Like the others have said it is hardly likely that you could understand all of "physics" in one year but if you want to start I would say look on Amazon for cheap old text books to buy and read. I'm not sure how up to speed you are in math, so if you can understand calculus and differential equations then I think you can start with a basic mechanics book (personally I do not like the basic mechanics courses taught to undergrads) since it helps you get comfortable "doing" physics. After that I would say get an intermediate level mechanics text which is much more satisfying than the undergrad mechanics courses, I used Marion and Thompsons Classical Dynamics, I loved it at the time (there is a free version of it as a pdf online don't spend the $300 bucks since that is a total waste) then after that move on to Goldstein which is way more satisfying. The nice thing about Golstein is it is relatively short but beautiful and he has alot of awesome references which you can also check out like Whittaker -Analytical dynamics, which is awesome but very old so it's interesting to see how the style of physics textbooks have changed over the years I personally prefer the old style. Then while studying the analytical mechanics topics (basic mechanics -> intermediate mechanics -> more advanced mechanics) you will probably want to study basic electricity and magnetism which is included in many undergrad text books, you could probably skip circuits and go back to them later, then look into Griffiths -Introduction to Electrodynamics again free pdf online and study that text it has a nice presentation and easy to understand if you take the time, but unlike mechanics where you can just go from basic to intermediate to advanced, you cant go from basic electrcity and magnetism to electrodynamics to Jacksons -classical electrodynamics, before you study from Jackson which most students have to do anyways I would say get a mathematical physics text book (Boas-Mathematical Methods in the Physical sciences (free online pdf) or Arfken-Mathematical Methods for Physicists (free as pdf)) while studying the mathematical physics I would say also check out Gibbs-Vector Analysis to learn vectors from their creator. Once you do that you have to go back and study Griffiths again while readying a special relativity book (I don't happen to know any good ones I used Koguts and it was alright I didn't really pay attention in that class, but once you do that then you can try Jackson. While doing intermediate mechanics and Griffiths Electrodynamic stuff you can start studying quantum mechanics, I used Griffiths -Introduction to Quantum mechanics and I loved it at the time (it is free online as a pdf) but then when I prepared for grad school I read Albert Messiahs -Quantum Mechanics and I fell in love with his text, it gives you a history then starts with wave mechanics and then does some matrix mechanics (Schrodinger tells us they are equivalent!) this text is also free online as a pdf but I think you should purchase this text since it is just classic! I also went through sakurai-modern quantum mechanics (also free online as a pdf) which is more matrix mechanics so it is great learning from both styles. However you might want to learn Linear algebra. I used David Lays Linear algebra and its applications but that is just a introduction to the subject I found Shilovs-Linear algebra (a dover publication so it is very cheap) to be amazing, at first it was hard for me to understand it but then one day I read it and it all made sense to me and I just wish I could get an original hardcover copy of it. Hmmmm what else oh and you will need to learn thermodynamics which is taught in intro physics text books but you will probably want a more advanced text on it because they are more satisfying but I dont happen to know since I havent found one I like but you ask anyone they could tell you theirs. Also if you live near a college you probably could pretend you are a student and just walk into the physics department and ask a random professor questions if you cant figure something out. I know a lot of the people say you can't do this in a year but as physicists we should realize a lot of things are possible and however unlikely this is, you can do it depending on the circumstances. Best of luck to you.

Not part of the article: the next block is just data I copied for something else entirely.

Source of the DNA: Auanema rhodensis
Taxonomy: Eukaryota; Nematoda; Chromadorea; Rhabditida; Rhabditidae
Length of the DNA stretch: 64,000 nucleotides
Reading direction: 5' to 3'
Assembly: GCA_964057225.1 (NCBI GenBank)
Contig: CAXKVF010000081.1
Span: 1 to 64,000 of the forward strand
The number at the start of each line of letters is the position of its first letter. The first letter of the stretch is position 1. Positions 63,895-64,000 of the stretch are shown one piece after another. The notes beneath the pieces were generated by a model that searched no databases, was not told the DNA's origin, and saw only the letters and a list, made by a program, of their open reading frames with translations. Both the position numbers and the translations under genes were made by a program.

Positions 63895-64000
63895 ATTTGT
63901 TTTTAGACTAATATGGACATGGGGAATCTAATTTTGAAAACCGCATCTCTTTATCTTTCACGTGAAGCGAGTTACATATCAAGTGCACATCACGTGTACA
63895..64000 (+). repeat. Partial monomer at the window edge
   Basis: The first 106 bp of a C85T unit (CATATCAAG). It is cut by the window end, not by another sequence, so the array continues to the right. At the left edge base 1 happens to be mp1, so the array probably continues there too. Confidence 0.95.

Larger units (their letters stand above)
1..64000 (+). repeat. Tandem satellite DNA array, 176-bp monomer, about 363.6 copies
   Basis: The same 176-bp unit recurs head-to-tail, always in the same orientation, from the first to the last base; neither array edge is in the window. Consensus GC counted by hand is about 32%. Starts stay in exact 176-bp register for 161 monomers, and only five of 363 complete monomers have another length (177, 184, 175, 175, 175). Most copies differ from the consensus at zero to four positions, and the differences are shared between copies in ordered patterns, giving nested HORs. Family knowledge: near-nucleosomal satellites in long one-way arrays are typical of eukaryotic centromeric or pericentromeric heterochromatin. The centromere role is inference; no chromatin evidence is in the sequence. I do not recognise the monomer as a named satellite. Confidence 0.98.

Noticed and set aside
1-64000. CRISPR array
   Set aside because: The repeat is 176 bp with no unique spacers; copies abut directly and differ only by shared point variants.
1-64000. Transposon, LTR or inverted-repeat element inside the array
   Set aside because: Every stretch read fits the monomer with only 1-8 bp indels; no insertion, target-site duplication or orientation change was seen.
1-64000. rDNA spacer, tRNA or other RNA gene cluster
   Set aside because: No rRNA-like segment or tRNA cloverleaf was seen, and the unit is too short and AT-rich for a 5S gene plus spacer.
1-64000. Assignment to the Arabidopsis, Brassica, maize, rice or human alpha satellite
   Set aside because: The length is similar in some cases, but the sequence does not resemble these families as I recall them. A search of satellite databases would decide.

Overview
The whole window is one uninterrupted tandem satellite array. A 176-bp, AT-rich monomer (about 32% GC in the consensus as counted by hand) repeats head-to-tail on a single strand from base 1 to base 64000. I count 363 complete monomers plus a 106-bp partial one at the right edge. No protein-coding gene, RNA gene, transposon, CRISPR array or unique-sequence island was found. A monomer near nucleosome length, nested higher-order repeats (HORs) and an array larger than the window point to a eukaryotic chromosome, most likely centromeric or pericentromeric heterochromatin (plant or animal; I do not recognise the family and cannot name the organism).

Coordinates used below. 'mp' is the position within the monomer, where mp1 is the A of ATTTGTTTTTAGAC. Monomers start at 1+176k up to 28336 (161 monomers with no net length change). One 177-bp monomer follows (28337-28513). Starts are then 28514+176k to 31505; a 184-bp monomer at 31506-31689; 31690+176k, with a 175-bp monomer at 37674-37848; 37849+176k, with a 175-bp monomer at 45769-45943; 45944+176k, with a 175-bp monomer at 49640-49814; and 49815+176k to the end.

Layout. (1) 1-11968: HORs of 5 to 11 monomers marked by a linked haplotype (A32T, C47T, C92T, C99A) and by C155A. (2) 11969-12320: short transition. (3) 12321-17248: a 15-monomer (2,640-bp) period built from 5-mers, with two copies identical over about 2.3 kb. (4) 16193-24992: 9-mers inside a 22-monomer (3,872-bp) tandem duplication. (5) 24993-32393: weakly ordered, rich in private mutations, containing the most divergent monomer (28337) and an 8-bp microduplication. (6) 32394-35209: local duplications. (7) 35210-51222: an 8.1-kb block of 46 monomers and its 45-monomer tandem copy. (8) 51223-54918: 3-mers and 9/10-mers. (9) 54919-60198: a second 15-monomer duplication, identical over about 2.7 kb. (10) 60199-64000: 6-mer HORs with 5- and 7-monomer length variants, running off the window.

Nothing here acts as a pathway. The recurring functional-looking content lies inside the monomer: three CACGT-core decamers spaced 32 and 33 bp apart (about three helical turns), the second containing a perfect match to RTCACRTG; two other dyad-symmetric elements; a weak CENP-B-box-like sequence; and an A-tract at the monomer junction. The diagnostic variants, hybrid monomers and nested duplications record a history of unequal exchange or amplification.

7. Jun 21, 2015 #6

    QuantumCurt

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    Woah. Paragraphs are a good thing.
     
  8. Jun 21, 2015 #7

    phinds

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    I would LOVE to bet you money against it. I find the concept hilarious.

    And, as was said, if you are going to stay on this forum, please learn to use paragraphs.
     
  9. Jul 18, 2015 #8
    I think you didn't get my query. What i meant by mastering physics was to build a solid foundation for competitive exams and stuff.. Even a 4 year old may know that physics cant be mastered on a degree level in a year.
    Just wanted to know how to solve advanced numericals for olympiads and books to be referred. Thanks Anyways.
    @axmls why don't you actually understand what a person wants or Atleast try to.. And then maybe type your oversmart comments.
     
  10. Jul 18, 2015 #9
    Thanks mate.. Ur comment was the only valuable one. Appreciate the books. And i kinda have a base. Just wanted an advanced level concept building for olympiads. :)
     
    Last edited: Jul 18, 2015
  11. Jul 18, 2015 #10

    Vanadium 50

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    I can understand why a four-year old might think that. But I don't.